Tuesday, May 27, 2014

Music Monday: Soundtracks

I'll keep some of the old stuff. Resurrecting Music Mondays! Because I love alliteration. 

This week and really for the past two months, I've been addicted to soundtracks. This really came about when I hear Joss Whedon talk at school. Yes, he came to my college where I was studying for my MFA. He shook my hand. For a good five seconds he knew my name. It was epic. 

Anyway, his advice was: listen to soundtracks. Since then, I think I've purchased four or five soundtracks and am contemplating the Newest X-Men one. 

So a few quick hits: 

Ramin Djawadi: Falling Away (game soundtrack: Metal of Honor) 

Patrick Doyle: Crewe and the Soldier (A Little Princess) 

John Ottman: The Attack Begins (X-Men Days of Future Past)

Friday, May 23, 2014

Friday Flash Fiction

Sooooo, I love flash fiction; pretty much every book I've written has come from a flash fiction piece.

The process goes something like this: Write 5k on a whim, sometimes more sometimes less. Leave that nugget in my rando file on a computer. Like something about it and dig it up roughly six months later. Write book.

Take a break from book to write more flash fiction.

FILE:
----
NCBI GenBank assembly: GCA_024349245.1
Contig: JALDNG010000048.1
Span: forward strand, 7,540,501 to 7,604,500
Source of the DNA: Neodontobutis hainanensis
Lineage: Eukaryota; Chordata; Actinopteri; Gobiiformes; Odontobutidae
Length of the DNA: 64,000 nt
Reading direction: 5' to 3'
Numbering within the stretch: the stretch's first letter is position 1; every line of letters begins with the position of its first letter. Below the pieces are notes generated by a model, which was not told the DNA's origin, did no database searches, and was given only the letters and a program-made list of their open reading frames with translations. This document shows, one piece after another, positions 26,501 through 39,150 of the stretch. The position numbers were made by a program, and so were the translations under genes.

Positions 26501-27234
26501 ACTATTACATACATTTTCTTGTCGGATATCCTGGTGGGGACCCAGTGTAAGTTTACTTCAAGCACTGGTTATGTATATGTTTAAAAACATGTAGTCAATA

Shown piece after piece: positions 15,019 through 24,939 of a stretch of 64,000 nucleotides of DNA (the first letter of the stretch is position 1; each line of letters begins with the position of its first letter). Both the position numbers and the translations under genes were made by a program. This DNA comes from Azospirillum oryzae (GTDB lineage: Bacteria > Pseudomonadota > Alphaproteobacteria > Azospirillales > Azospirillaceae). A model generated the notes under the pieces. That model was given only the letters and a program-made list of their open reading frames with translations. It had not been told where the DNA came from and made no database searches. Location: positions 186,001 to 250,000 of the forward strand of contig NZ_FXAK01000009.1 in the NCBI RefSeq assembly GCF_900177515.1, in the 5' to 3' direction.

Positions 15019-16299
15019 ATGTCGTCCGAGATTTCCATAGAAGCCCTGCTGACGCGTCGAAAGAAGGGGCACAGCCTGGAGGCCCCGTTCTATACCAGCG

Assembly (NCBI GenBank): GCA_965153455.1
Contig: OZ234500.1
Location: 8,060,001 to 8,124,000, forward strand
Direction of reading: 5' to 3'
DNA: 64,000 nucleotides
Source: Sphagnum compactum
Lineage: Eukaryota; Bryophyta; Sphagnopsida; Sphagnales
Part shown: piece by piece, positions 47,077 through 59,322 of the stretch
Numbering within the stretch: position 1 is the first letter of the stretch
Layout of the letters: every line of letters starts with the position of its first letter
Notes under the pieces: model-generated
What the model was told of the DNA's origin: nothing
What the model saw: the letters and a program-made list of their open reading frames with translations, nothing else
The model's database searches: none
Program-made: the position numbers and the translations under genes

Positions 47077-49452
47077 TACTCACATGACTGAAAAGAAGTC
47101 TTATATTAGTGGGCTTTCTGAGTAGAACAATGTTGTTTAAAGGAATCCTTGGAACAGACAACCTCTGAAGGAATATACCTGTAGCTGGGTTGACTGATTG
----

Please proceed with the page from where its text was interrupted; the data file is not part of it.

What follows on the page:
Flash fiction doesn't have to be long, doesn't have to be complete, doesn't have to be more than a flash in a pan. It's just fun. It's a great way to start the weekend. :)

Today's flash fiction is inspired by this pic:

It's by Michael-C-Hayes (
You can find this pic and more of my random inspirations over on pinterest.

The old bones of a destroyed church arched high over Lo's head. The inky black sky loomed over her punctured by tiny stars. She didn't look at them. There was no point in asking questions of the stars. They were as they always were: silent.

She ducked under the yellow tape line, nodding to a uniformed officer there. People would start to gather soon, the press, the neighbors, the dregs of a leftover society. Since the angels came life had been clinging to the facade of normalcy.

Police officers wore uniforms and tried to keep peace where there was only chaos. Lo was a detective, plunged into the role when no one else wanted it and the department desperately needed one. That's why she was up under the blanket of stars, staring down at the newly dead angel.

Dead. Angel dead. No one knew exactly how they died. There was even a theory that they couldn't be killed. Impossibly strong, miraculously fast, heavenly charged, these winged creatures were not the stuff of dreams. They were the spawn of nightmares.